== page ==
A ridge too far: the cor­ru­gated ironies of Brix­ton

The Daily Telegraph - Saturday - - Front Page -

25-27 Mar­ket Row, Lon­don SW9 8LD. Three cour­ses with wine and cof­fee: £25-£30

per head

The im­pact of scenery on ap­petite and palate re­mains one of the more cu­ri­ously un­ex­plored by­ways of the foodie world. There are sev­eral aca­demic pa­pers on the mat­ter, in­clud­ing the catchily en­ti­tled “An Anal­y­sis of Psy­cho-Chem­i­cal Re­ac­tions Re­lated to the Sen­sual Ap­pre­ci­a­tion of Food In­duced by the Aes­thetic En­vi­ron­ment” by Dr Apoc­rypha von Coblerz of Salzburg Univer­sity. But for those un­will­ing to plough through her the­sis, this will be a mat­ter of sub­jec­tive opin­ion.

I’m in two minds. On the one hand, ex­pe­ri­ence teaches that a dish served in a pub gar­den over­look­ing a beau­ti­ful Devo­nian val­ley will taste much bet­ter than the iden­ti­cal dish served in the pokey, stan­dard gas­tropub din­ing room within.

On the other, an en­tirely un­pic­turesque vista need not di­min­ish the en­joy­ment of a meal. This was my key­note find­ing from din­ner at Prima Donna in Brix­ton Mar­ket, where the vista from a con­crete-floored al­ley is a row of shops, or “units”, such as Ralph’s Gift Box, closed up for the evening and shut­tered in cor­ru­gated iron.

Why this ini­tially came as a shock I can­not say. All I can do is para­phrase Basil Fawlty, yet again, and ask my­self what I ex­pected to see at night from a ta­ble in a labyrinthine cov­ered mar­ket in south Lon­don – the Hang­ing Gar­dens of Baby­lon?

Dur­ing a half-hour wait for my friends (en­tirely ex­cus­able since the male half of the cou­ple is a tow­er­ing fig­ure in the field of obituaries, and thus a keen stu­dent of all things late), the charm­less­ness of the scenery did noth­ing to abate my gnaw­ing hunger. Far from it, I was close to ask­ing a wry waiter if it would be OK to or­der in from the nearby Happy Dumpling. Think­ing bet­ter of that, I pon­dered the means – med­i­ta­tion, maybe, or a long cy­cle of rein­car­na­tions – by which a dumpling might el­e­vate it­self from melan­choly to hap­pi­ness.

When my friends ar­rived, they were swift to ap­pre­ci­ate the ur­ban charm of an al­ley that bus­tled en­gag­ingly with a novel au­ral sym­phony. From the left, as we sat out­side the restau­rant at one end of a ta­ble for eight, came in­dis­tinct reg­gae; from the right, the sound of Kraftwerk.

The cor­rect mu­si­cal ac­com­pa­ni­ment, though, would have been the samba. Prima Donna serves Brazil­ian food, and with that enor­mous coun­try such a ris­ing power, and poised to host next sum­mer’s World Cup, I should prob­a­bly bluff in­ti­mate knowl­edge of its cui­sine. But hav­ing spent two days in Rio, it would be de­ceit­ful of me to pass judg­ment on the au­then­tic­ity of what we ate, be­yond ob­serv­ing that the pres­ence among the starters of hal­loumi and chorizo left the heavy lift­ing in the Au­then­tic­ity Stakes to the main cour­ses. Said hal­loumi, char­grilled on toast with toma­toes which brazenly con­tra­vened the Prof­i­teer­ing Restau­ra­teurs (Sod the Pun­ters) Act 1996, by tast­ing recog­nis­ably of tomato, was as good a ren­di­tion of that waxen Cypriot ewe’s cheese as you’d have any right to ex­pect. The same went for the chorizo, also grilled and made ut­terly de­lec­ta­ble by a honey syrup glaze; spicy chicken wings with sour cream were prop­erly crispy, and had a de­cent chilli kick.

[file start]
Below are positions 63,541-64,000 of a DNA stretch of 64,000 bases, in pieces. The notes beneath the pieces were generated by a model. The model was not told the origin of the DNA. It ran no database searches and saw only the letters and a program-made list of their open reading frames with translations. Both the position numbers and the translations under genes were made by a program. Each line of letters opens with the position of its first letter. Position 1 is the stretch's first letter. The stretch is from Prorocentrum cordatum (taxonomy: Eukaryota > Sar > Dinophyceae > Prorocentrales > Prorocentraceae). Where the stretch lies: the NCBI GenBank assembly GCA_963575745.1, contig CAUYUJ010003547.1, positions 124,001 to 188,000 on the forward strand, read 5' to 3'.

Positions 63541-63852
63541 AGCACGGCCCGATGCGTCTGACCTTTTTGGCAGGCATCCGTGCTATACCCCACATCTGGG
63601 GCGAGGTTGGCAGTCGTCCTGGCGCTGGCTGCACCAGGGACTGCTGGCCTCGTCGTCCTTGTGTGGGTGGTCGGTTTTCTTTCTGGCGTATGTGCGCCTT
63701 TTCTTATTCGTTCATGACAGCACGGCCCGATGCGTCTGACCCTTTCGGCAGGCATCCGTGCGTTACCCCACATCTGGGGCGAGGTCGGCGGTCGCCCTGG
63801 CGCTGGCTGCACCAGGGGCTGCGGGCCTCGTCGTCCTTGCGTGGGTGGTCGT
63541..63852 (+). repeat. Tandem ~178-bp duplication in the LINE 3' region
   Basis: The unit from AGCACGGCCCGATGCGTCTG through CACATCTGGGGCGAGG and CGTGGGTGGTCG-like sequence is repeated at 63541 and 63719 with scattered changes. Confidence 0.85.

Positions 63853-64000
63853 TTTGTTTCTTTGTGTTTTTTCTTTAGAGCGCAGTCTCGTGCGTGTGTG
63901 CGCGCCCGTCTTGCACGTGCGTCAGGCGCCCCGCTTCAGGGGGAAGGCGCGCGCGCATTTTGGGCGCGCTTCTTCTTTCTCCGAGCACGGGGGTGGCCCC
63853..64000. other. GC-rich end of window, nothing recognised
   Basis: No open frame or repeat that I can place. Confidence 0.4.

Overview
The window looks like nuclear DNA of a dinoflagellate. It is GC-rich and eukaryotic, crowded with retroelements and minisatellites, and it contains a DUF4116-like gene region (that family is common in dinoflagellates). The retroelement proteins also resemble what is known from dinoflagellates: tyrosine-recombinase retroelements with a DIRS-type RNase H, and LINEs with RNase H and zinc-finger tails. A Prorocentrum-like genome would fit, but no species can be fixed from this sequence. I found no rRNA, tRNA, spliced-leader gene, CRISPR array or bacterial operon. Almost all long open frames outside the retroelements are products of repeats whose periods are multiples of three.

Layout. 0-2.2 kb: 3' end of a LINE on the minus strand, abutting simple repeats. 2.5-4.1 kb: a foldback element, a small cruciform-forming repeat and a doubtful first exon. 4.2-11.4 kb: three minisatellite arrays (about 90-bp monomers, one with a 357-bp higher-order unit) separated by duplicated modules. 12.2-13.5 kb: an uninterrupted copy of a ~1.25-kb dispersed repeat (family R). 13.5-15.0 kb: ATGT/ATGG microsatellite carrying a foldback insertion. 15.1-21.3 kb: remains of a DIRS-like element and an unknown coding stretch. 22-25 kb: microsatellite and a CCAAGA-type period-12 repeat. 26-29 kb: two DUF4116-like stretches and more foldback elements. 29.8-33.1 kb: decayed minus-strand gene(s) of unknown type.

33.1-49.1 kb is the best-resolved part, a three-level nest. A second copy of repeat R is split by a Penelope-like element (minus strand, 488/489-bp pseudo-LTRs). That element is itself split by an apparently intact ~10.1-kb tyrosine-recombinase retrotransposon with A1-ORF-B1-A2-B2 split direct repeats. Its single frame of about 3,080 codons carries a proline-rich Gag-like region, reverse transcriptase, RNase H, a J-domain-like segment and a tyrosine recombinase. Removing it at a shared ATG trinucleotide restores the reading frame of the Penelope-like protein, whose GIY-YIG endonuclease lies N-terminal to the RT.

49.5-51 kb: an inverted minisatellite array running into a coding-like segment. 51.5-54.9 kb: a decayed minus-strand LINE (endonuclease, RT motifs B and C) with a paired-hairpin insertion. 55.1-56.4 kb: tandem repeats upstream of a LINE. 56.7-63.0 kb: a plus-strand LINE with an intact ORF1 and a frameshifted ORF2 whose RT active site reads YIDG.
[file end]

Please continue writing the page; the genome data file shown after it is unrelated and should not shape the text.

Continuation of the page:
“This,” said one of my late friends, through a mouth­ful of a had­dock and ca­per fish­cake that fur­ther in­fringed the above leg­is­la­tion by tast­ing of fish rather than potato, “is out­stand­ing street food.”

The three house spe­cial­i­ties which fol­lowed, once the mu­si­cal med­ley had given way to an un­likely mash-up that savvier ele­ments in the mar­ket might style Bob Mar­ley vs Soft Cell, were recog­nis­ably Brazil­ian. The national dish of fei­joada is a stew of black beans with sausage (here, chorizo again), pork, beef, bay leaves and spices, looked all dark and brood­ing – if Heath­cliff were a casserole, this would be it – but tasted bland. Es­con­did­inho is not the guy who deputised for Jairz­inho in the im­mor­tal 1970 World Cup squad, as I as­sumed, but pi­quant roast veg­eta­bles sand­wiched be­tween two thick slabs of cas­sava mash. Pri­mar­ily for its tex­tu­ral con­trast, this was the pick of the trio.

Ridicu­lously enor­mous beef ribs, slow-baked and then fin­ished on the grill and slathered in molho de chur­rasco, a smokey bar­be­cue sauce, looked like they came straight from the Flint­stones’ recipe book, and took the lau­rels for com­edy. A salad of green beans, mange tout, radish, pump­kin seeds, tomato and or­ange zest was zingy.

“The starters were bet­ter than the mains,” said one of us, speak­ing for all, “and you’d prob­a­bly do bet­ter to stick to those; but I liked ev­ery­thing. And though I’m usu­ally a com­plete light­ing fa­natic, and this al­ley is pretty much lit by search­lights, this is a re­ally jolly place to eat.”

We fin­ished with cakes, which ranged from the light (rasp­berry, amaretto and blueberry) to a choco­late and cream cheese that should have come with a plunger. Th­ese were the only pud­dings avail­able, said the droll waiter, who later as­sured us as he brought the cof­fee that there’s a lot of cake in Brazil.

A glance at the me­tal shut­ters op­po­site sug­gested he was bring­ing a hugely en­joy­able din­ner in a mem­o­rable set­ting to a close with a rare and pre­cious in­stance of cor­ru­gated irony.

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